- Remind the person: “This feeling won’t last forever. You will be ok.” This is especially important, as during panic attacks it is common for the sufferer to experience a detachment from sense of time or reality, and a deep dread that their panic will last forever.
Additional Tactics for Effective Panic Attack Help
Panic attacks are not about seeking attention! In fact, drawing more attention, or being surrounded by multiple curious or concerned parties is likely to amplify the panic symptoms and the person’s feeling of dread and loss of control.
Avoid involving more people if you can. Often what a panicked person needs most is space, room to breathe, and one trusted, empathic, and validating voice that conveys understanding and safety. Furthermore, be aware of your physical proximity – sometimes moving close to a person or gently putting a hand on their shoulder can be calming, sometimes triggering.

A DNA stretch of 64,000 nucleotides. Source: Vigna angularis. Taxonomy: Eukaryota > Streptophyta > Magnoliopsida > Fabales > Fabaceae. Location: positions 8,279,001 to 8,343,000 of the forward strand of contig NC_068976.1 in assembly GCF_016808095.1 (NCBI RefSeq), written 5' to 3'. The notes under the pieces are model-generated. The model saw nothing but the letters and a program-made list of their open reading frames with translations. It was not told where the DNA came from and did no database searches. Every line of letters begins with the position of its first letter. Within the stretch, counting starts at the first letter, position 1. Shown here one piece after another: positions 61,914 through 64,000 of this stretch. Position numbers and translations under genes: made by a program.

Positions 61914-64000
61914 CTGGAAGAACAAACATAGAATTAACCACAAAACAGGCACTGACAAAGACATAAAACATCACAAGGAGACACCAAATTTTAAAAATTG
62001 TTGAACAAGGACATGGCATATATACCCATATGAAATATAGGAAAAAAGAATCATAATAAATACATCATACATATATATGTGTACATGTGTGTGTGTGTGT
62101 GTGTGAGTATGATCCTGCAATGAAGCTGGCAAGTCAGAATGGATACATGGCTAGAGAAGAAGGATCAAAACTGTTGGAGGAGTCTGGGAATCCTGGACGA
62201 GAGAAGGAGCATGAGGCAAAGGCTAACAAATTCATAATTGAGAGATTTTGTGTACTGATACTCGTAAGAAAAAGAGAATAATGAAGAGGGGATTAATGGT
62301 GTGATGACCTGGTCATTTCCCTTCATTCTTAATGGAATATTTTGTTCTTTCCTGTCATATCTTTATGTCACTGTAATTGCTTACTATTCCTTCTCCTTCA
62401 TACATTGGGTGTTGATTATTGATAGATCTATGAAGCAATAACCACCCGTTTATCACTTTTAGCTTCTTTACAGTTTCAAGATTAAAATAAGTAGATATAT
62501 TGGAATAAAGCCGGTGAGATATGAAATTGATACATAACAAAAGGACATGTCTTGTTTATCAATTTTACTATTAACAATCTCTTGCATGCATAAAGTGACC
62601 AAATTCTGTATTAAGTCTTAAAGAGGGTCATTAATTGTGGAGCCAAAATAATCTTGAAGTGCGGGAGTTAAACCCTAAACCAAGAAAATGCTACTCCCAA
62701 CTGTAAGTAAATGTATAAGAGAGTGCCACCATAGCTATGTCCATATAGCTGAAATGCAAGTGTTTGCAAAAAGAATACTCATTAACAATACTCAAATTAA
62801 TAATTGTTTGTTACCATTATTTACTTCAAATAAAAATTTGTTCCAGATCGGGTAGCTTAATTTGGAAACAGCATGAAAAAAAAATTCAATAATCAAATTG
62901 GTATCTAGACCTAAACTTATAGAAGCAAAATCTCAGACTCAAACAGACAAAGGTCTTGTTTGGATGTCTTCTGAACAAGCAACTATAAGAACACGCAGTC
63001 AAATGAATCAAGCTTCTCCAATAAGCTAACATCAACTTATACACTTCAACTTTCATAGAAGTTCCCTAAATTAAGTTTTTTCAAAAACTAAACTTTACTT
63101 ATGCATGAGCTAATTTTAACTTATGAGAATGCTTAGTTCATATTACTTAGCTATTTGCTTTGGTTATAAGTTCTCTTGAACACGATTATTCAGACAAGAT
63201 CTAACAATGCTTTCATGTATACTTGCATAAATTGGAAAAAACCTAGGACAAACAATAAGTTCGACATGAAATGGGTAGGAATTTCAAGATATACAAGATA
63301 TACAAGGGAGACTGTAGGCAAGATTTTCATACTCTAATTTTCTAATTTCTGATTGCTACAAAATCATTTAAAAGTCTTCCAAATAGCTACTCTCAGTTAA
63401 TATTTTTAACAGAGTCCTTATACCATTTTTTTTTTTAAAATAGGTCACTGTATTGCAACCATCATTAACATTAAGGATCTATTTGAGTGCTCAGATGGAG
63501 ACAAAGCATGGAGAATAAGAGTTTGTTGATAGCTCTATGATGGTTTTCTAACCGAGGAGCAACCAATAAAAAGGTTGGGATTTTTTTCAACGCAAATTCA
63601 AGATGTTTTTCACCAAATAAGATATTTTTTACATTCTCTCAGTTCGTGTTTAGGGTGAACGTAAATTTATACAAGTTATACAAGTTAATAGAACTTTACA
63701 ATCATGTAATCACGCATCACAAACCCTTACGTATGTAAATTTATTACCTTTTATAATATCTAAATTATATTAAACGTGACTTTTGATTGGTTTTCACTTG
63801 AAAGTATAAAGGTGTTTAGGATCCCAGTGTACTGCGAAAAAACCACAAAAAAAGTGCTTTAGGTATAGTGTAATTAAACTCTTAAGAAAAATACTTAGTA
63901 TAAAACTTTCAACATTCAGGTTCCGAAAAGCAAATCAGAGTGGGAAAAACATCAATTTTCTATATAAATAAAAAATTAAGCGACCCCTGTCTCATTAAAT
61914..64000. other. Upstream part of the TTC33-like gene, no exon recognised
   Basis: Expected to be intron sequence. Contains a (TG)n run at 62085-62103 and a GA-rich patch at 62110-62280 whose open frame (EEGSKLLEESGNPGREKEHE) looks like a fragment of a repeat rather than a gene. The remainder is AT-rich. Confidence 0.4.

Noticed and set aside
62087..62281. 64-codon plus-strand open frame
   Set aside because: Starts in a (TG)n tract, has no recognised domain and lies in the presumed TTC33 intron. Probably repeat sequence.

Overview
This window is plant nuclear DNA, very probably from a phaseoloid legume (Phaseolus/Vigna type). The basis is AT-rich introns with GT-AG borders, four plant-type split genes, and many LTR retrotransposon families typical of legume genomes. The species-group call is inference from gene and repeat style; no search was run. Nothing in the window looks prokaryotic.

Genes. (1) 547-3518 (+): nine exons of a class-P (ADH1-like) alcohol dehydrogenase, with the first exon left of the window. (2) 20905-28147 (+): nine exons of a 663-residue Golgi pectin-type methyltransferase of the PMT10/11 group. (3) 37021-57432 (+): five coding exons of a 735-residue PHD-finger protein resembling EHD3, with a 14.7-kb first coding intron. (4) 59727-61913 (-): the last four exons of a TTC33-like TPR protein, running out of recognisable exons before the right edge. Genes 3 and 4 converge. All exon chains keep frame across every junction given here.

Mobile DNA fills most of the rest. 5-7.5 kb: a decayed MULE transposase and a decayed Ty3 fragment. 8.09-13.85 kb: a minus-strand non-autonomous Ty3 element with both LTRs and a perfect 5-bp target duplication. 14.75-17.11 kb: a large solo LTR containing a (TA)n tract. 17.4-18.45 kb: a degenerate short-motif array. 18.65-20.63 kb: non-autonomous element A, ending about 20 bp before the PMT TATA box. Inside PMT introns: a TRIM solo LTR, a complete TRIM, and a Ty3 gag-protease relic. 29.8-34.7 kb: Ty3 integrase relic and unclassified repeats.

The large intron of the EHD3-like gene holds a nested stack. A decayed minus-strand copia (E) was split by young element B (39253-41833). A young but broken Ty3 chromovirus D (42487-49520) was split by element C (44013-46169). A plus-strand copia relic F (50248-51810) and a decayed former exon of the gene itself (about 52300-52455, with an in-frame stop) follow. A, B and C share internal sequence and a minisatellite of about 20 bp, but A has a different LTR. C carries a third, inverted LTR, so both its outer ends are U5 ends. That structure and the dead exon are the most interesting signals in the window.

If you feel the intuition to connect through a supportive touch, ask the client clearly and plainly: “Would it help if I sat next to you?” “Would it help if I put my hand on your shoulder?” Be prepared for them to decline or even reject this, and roll with the situation.
Find a safe space – some place quiet and beautiful, preferably out of extreme temperatures.
Often a person’s breathing is impacted by their panic episode, and they begin to hyperventilate. When we enter a panicked state, our breathing becomes rapid and shallow, which further signals our body to be stressed, hyperalert, and convinced of danger.
Guide the client through some deep breathing techniques such as belly breathing and yogic nasal breathing – these types of breathing activate our parasympathetic nervous systems, which has a soothing effect.
Grounding Techniques Can Also Be Really Helpful